Industry suffers sharpest output fall in a decade

Projects delayed because of lack of clarity from policy-makers, survey found

Credit: / Metamorworks

New construction work orders suffered their steepest fall for more than 10 years in June, while demand for products and materials slumped at the fastest pace since the start of 2010. That’s according to the IHS Markit/CIPS UK Construction Total Activity Index, which tracks buyers’ activity.

Housebuilding experienced its slowest period for three years, while commercial work fell for the sixth consecutive month. Civil engineering recorded its fastest rate of contraction since October 2009. Clients delaying projects because of ‘lack of clarity from policy-makers’ was the underlying cause, said the survey.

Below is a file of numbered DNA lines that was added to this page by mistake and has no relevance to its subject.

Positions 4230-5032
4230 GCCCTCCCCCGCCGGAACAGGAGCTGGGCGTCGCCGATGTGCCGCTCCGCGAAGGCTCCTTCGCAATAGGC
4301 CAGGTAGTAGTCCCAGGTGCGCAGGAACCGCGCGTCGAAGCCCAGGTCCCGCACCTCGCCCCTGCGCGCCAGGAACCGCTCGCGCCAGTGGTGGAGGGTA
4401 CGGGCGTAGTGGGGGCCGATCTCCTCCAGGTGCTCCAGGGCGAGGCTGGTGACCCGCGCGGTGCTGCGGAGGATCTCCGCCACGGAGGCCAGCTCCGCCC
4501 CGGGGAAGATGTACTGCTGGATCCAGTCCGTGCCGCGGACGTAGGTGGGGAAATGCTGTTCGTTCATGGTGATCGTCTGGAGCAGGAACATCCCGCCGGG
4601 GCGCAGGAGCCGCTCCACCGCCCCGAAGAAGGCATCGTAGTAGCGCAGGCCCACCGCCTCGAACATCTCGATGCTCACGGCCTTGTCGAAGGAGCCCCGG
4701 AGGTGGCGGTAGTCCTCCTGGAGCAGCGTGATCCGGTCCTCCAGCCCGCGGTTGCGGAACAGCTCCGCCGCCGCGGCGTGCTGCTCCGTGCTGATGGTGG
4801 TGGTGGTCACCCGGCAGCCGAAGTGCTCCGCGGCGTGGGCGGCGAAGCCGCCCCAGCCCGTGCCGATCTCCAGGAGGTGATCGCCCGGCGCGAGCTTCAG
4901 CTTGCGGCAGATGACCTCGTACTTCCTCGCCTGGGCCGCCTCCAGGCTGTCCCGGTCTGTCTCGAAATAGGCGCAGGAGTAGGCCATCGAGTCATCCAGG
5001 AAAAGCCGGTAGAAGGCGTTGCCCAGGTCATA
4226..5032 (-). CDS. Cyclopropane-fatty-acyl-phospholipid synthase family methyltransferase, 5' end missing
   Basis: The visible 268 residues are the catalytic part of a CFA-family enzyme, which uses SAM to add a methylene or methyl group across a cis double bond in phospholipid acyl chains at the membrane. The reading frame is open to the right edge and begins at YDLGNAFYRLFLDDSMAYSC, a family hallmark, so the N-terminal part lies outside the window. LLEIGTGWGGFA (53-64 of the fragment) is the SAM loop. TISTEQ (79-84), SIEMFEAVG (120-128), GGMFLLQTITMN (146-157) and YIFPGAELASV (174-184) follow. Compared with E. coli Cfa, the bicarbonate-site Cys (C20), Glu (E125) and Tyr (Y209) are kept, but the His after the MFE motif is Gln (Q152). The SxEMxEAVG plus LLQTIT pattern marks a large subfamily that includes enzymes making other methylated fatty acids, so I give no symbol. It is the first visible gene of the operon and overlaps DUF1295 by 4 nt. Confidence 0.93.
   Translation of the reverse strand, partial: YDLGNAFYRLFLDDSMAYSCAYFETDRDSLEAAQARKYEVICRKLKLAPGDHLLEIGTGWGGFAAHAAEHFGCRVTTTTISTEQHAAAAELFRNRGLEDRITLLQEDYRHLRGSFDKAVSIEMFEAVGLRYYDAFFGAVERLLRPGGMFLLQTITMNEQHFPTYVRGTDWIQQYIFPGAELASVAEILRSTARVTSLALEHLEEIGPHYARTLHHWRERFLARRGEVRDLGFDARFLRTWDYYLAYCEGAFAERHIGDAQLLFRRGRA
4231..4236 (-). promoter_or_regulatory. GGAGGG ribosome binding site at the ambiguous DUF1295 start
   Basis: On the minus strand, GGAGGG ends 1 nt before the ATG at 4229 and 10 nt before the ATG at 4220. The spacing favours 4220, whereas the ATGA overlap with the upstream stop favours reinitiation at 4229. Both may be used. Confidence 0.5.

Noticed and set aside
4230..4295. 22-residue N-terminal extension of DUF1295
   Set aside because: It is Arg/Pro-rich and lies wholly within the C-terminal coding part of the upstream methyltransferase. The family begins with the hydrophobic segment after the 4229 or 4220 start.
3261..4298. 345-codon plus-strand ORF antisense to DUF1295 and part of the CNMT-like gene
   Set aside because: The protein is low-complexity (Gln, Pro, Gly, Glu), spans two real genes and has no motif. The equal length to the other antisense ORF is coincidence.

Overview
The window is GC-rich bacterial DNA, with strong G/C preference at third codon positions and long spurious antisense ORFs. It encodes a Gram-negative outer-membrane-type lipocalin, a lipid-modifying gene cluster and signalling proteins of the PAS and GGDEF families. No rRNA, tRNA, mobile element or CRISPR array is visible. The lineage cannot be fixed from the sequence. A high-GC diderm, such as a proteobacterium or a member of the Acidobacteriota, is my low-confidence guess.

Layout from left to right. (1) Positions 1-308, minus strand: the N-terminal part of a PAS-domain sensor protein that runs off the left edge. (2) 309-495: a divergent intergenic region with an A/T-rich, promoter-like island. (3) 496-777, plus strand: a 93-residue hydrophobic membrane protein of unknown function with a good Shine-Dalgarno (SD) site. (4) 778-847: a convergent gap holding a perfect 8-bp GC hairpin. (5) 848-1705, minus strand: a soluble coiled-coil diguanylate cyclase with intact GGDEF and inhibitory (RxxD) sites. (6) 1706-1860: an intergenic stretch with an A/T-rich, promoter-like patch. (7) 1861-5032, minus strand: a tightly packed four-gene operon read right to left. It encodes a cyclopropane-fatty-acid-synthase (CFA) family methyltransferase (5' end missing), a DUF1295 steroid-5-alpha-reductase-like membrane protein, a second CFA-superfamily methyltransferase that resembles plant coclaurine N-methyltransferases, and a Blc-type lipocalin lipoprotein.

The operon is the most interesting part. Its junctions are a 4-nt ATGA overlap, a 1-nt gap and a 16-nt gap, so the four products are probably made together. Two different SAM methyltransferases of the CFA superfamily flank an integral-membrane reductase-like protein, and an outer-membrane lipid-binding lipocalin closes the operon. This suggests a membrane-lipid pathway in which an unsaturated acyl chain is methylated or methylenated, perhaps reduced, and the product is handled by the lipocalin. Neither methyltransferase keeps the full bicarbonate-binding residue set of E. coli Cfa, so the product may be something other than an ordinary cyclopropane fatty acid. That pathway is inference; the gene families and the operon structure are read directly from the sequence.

‘The abrupt loss of momentum in 2019 has been the worst experienced across the sector for a decade,’ said associate director at IHS Markit Tim Moore. ‘Greater risk aversion has now spread to the residential building subsector, as concerns about the near-term demand outlook contributed to a reduction in housing activity for the first time in 17 months.’

Moore added that the continued lack of new work to replace completed projects illustrates the ‘degree of urgency required from policy-makers’ to rebuild confidence.

Duncan Brock, of the Chartered Institute of Procurement & Supply, said the figures showed a ‘change in the sector’s ability to ride the highs and lows of political uncertainty’ and that Brexit had ‘finally taken its toll’.